When you see the tin you'll know why I wanted it. If you're into late 19th/early 20th century graphic design, the Dos Cafeteras features, I think, some of the best still around. Official start date for the firm was 1886, in the Basque town of Pamplona, best known to most Americans for the Running of the Bulls and Hemingway's descriptions thereof. Credit for the candy goes to one Don Claudio Lozano who one day apparently decided to start stirring sugar and milk in a stovetop coffeepot, and then some coffee and a bit of sugar in a second pot. Obviously, I never met Don Claudio but I'm going to choose to imagine him as a late 19th century hybrid of Allen Leibowitz (Mr. Coffee) and Charlie Frank (Mr. Candy). I can only imagine the looks his family might have been giving me while he stirred day after day trying to come up with some really special confection. The simultaneous stirring in the two pots are what give the company its name.
Like most so many of the special foods we sell, on the surface, the Dos Cafeteras candies seem pretty simple—they're nothing more than milk, coffee, sugar, and sugar syrup, slowly cooked down to make these Spanish caramels. Like most great foods though ... something special seems to happen in the translation. What one might expect to be sort of mundane from looking at the ingredient list becomes, I think, pretty marvelous. Part of the secret, I'm sure, is the three-month maturing period that the candies get in "humid caves," during which the flavor matures and develops. I need to go to visit in person, but best I can tell from a few thousand miles away, it's akin to the maturing of cheese, but in this case, what's being aged are little hard candies.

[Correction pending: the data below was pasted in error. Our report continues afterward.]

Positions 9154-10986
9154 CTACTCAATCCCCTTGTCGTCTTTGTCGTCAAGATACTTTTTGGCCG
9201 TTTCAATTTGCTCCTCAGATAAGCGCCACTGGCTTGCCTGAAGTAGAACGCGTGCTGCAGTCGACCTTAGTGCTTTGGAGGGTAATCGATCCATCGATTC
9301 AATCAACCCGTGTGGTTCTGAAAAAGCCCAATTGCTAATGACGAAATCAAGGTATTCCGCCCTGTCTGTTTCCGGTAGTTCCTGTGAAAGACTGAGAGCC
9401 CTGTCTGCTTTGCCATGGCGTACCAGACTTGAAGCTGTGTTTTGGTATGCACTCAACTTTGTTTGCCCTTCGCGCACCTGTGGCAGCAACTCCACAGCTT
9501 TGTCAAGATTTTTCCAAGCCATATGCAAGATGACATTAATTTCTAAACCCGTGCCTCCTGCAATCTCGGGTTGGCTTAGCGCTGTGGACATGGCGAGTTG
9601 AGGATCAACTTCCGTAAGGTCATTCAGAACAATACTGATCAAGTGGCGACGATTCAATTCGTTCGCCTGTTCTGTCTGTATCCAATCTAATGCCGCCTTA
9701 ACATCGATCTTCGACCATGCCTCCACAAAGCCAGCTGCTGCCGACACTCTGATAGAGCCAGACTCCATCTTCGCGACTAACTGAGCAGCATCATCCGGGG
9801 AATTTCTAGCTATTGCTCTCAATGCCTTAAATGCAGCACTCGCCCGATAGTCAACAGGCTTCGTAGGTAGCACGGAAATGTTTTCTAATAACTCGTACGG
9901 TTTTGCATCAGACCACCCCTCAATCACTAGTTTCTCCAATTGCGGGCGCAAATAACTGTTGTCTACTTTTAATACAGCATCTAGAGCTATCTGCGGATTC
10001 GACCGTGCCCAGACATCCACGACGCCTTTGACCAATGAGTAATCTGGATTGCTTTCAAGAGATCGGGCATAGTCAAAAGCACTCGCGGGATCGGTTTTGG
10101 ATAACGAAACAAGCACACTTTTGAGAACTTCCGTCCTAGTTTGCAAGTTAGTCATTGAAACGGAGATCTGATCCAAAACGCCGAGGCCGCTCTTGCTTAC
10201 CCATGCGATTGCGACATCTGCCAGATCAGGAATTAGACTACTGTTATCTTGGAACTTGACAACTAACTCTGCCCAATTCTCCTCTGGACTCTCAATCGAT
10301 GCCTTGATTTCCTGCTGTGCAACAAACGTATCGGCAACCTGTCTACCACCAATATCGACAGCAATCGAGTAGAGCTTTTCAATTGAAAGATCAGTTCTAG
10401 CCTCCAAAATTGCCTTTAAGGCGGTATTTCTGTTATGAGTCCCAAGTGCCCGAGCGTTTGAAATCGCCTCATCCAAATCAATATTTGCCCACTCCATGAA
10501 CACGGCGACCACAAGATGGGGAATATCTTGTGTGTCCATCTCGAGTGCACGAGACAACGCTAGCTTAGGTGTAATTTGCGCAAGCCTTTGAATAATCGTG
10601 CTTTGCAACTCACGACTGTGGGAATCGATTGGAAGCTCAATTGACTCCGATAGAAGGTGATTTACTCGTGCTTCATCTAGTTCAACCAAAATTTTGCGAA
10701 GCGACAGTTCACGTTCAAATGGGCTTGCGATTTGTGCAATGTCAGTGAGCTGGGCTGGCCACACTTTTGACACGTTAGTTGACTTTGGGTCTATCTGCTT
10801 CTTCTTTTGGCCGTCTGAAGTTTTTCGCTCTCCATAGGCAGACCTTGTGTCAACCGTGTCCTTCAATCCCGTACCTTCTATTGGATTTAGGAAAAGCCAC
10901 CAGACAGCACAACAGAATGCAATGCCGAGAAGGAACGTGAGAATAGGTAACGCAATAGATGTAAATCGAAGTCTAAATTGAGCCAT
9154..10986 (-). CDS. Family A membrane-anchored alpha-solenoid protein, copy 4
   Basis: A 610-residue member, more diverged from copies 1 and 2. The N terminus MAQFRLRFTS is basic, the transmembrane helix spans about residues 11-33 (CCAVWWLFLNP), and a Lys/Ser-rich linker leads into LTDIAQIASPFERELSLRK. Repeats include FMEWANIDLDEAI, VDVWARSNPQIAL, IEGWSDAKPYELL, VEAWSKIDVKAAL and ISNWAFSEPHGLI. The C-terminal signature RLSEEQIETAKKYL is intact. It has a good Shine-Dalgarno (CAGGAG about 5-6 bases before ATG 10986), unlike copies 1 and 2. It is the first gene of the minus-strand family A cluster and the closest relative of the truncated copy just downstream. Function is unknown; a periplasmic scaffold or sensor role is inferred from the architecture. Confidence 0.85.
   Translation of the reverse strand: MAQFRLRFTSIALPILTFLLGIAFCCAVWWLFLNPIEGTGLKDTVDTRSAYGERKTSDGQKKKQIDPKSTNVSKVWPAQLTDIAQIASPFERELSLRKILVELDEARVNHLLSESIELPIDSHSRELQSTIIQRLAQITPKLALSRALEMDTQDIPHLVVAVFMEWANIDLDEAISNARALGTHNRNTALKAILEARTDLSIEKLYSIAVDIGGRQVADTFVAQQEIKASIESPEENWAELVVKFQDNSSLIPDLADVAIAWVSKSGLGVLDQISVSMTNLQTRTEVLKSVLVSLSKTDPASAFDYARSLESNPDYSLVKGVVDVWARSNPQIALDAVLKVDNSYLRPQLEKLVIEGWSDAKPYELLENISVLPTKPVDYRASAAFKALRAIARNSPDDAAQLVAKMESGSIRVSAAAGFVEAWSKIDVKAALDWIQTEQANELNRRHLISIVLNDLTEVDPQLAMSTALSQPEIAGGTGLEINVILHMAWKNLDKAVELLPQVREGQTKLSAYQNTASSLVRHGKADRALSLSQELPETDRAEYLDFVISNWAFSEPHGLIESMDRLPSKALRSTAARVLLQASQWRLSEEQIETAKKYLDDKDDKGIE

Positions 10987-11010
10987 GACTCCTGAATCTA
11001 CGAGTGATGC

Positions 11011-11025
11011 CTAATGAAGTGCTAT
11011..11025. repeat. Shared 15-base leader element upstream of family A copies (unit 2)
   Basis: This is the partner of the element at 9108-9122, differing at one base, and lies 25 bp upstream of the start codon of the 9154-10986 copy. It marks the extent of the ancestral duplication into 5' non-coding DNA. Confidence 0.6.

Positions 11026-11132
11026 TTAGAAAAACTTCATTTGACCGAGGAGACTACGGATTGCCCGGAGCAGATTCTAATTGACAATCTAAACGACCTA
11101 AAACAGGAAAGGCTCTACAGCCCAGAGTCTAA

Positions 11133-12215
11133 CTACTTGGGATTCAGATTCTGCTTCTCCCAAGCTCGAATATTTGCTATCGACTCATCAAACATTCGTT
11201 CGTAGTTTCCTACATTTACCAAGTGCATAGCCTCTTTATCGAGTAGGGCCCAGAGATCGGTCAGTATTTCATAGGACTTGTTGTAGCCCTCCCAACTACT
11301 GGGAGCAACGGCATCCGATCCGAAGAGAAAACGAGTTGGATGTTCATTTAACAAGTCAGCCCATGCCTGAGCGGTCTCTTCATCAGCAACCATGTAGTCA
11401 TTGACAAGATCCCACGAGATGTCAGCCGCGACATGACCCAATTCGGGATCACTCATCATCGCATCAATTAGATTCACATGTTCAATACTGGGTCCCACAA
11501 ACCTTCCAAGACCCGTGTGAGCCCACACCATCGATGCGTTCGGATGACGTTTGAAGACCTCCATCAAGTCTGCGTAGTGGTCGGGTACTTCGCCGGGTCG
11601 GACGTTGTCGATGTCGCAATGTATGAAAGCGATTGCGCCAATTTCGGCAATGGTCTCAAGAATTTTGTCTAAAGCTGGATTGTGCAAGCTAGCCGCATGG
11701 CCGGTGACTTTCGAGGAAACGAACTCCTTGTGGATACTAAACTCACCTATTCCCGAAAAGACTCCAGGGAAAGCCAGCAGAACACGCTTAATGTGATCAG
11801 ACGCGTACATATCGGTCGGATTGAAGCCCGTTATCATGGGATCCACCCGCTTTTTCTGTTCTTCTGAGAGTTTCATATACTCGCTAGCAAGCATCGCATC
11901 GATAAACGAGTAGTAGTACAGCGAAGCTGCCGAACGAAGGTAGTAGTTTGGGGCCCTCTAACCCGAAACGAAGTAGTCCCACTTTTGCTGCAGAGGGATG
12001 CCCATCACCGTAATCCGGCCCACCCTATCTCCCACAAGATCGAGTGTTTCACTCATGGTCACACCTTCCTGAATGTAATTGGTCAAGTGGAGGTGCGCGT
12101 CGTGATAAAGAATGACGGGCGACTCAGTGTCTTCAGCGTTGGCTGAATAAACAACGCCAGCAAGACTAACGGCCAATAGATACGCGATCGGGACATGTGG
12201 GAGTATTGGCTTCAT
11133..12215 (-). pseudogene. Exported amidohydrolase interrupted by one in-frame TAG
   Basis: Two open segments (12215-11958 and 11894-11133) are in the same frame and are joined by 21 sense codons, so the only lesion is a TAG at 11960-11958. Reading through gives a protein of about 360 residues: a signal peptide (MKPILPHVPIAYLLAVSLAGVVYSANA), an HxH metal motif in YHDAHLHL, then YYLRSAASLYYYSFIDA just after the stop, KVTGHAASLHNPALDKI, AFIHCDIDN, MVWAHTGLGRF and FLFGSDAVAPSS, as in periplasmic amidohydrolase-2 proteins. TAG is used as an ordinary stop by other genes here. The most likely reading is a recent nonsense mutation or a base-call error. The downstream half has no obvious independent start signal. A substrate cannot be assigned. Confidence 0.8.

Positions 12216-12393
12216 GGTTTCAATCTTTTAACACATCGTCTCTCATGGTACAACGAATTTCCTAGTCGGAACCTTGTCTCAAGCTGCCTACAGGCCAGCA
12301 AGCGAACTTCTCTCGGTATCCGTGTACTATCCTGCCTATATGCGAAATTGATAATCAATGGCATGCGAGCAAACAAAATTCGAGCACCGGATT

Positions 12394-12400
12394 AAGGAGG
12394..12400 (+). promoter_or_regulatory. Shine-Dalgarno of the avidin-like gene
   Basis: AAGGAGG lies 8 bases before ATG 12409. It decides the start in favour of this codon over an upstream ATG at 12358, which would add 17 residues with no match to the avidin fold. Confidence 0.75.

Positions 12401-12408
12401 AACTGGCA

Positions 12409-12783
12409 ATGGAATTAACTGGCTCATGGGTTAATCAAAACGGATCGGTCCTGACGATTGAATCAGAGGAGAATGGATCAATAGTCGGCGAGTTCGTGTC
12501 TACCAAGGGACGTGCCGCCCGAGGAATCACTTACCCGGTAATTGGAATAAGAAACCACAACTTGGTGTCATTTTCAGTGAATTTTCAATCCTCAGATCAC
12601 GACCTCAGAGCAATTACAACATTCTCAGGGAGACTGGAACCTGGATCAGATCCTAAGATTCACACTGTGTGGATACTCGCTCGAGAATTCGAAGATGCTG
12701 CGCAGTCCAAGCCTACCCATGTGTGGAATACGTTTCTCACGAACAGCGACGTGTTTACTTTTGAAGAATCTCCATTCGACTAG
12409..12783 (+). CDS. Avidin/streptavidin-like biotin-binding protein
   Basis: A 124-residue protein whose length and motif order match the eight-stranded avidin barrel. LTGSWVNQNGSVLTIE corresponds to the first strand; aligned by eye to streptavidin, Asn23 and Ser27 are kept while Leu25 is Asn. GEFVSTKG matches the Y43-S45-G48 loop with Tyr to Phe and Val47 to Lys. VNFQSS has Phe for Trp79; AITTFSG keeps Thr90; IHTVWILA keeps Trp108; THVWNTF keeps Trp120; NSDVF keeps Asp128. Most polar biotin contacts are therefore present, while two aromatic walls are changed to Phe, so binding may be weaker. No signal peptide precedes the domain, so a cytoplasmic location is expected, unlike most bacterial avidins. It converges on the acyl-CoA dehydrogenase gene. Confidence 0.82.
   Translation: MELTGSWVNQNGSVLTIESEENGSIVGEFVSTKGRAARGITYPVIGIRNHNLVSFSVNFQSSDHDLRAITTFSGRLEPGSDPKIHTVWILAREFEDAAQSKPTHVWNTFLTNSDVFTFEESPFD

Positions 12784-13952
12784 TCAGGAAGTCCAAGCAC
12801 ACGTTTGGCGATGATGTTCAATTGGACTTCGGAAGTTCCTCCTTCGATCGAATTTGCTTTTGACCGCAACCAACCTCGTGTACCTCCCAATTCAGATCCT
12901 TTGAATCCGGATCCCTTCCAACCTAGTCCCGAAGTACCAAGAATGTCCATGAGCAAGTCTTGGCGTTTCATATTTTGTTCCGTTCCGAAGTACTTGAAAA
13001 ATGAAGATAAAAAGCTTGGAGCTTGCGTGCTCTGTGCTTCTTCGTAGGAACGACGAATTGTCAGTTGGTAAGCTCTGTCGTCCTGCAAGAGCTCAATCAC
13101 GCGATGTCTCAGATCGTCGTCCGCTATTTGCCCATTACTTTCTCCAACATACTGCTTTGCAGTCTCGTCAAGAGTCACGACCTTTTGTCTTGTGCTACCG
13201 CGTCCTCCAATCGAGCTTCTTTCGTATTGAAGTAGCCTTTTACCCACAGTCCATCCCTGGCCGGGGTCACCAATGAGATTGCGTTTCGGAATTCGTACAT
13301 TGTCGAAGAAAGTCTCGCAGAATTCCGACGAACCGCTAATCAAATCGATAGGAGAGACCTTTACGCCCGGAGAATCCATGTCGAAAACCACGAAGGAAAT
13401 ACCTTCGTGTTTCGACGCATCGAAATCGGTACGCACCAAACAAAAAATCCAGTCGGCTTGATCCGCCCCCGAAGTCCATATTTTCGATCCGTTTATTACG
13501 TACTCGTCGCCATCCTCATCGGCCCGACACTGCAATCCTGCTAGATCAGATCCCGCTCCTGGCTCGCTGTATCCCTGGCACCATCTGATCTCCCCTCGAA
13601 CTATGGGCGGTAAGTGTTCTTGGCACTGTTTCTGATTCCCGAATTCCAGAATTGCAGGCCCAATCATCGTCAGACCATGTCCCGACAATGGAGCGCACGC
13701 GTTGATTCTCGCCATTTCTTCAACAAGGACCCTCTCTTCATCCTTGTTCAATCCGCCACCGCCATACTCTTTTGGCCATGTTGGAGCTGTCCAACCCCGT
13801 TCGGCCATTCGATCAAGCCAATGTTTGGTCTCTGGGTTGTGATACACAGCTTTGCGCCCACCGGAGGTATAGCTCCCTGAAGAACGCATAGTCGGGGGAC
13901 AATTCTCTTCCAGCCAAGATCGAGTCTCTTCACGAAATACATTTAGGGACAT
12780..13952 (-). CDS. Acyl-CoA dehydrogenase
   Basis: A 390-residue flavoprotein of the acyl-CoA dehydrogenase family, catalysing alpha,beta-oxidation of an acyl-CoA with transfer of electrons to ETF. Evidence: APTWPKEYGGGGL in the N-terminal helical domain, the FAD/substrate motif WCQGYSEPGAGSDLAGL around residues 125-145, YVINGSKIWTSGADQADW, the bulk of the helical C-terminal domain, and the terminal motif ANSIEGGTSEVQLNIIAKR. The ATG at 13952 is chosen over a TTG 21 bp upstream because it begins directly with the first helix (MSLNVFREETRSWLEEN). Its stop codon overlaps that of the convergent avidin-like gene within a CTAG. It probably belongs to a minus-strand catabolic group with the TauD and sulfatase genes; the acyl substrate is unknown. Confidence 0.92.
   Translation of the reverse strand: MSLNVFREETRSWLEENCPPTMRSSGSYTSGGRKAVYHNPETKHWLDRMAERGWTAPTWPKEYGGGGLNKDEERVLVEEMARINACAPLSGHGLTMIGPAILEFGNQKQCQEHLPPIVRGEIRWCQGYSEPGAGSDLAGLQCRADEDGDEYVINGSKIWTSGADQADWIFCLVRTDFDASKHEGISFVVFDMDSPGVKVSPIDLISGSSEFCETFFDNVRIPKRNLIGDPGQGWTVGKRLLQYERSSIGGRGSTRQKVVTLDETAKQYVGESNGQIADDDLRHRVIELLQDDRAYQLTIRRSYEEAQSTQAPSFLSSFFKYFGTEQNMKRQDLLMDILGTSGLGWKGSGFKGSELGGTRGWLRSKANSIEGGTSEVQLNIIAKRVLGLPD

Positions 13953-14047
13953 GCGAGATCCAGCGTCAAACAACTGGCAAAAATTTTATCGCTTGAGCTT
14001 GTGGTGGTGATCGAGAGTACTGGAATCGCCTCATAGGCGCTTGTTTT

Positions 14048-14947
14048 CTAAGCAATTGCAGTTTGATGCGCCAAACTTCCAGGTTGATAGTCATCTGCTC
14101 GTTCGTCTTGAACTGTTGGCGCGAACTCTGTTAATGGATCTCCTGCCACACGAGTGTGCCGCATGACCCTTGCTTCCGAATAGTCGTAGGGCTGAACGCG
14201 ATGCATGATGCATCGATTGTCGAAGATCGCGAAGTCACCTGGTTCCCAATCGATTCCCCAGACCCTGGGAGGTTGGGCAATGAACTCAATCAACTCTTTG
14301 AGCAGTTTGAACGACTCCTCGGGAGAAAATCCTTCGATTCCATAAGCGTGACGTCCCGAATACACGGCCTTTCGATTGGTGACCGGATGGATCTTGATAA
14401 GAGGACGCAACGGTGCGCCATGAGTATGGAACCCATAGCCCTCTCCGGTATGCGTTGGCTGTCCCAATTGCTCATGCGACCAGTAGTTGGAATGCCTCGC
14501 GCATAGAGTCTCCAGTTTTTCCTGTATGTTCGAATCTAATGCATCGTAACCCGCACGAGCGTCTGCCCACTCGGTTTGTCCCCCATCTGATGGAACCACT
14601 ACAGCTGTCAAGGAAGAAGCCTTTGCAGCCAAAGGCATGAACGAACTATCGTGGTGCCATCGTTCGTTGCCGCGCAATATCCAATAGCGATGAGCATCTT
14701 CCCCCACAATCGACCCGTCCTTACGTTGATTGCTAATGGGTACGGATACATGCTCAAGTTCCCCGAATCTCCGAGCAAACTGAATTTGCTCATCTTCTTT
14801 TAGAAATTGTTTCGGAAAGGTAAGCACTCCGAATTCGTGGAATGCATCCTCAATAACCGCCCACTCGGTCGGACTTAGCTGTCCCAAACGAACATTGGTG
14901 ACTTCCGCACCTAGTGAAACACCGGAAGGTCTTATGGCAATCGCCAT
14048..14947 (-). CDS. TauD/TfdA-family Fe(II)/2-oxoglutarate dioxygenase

What I do know for sure is that the Dos Cafeteras aren't really like any other candy I know of (though I'm not claiming to be the world's candy expert so there could well be something similar—I'll defer to Charlie's expertise on this one). To explain them, for some reason, I have cheese in my mind for context. You know, there are hard cheeses and there are also soft cheeses, and there's a group in between those two that's called "semi-firm" (like say Fontina, or the French cheeses from the Bearn, or Raclette). Similarly, the Dos Cafeteras aren't as hard as the hard candies we're all used, nor are they the sort of soft chewy caramels that everyone around here are is accustomed to. So let's say these are semi-firm little candies.
Margot Miller, who's deftly managing the chocolates and confections at the Deli, said it well, so I'm just going to quote the piece she wrote on the Deli website. "Now, I'll be completely honest," she said. "I was a little skeptical of these candies at first. There's no real American 'reference point.' They're not exactly hard candies and they're certainly not a traditional chewy, soft caramel. The texture is somewhere in between. I advise allowing one to melt in your mouth like a lozenge, which allows for a slow unfolding of the caramelized sugar and the round flavor of coffee and milk. Only after I've enjoyed the candy this way, do I then start to chew. I know, it's perhaps a strange way to approach a candy, but it's simply a matter of retraining yourself—and it's totally worth it! I've got an empty Dos Cafeteras tin sitting on my desk to prove it."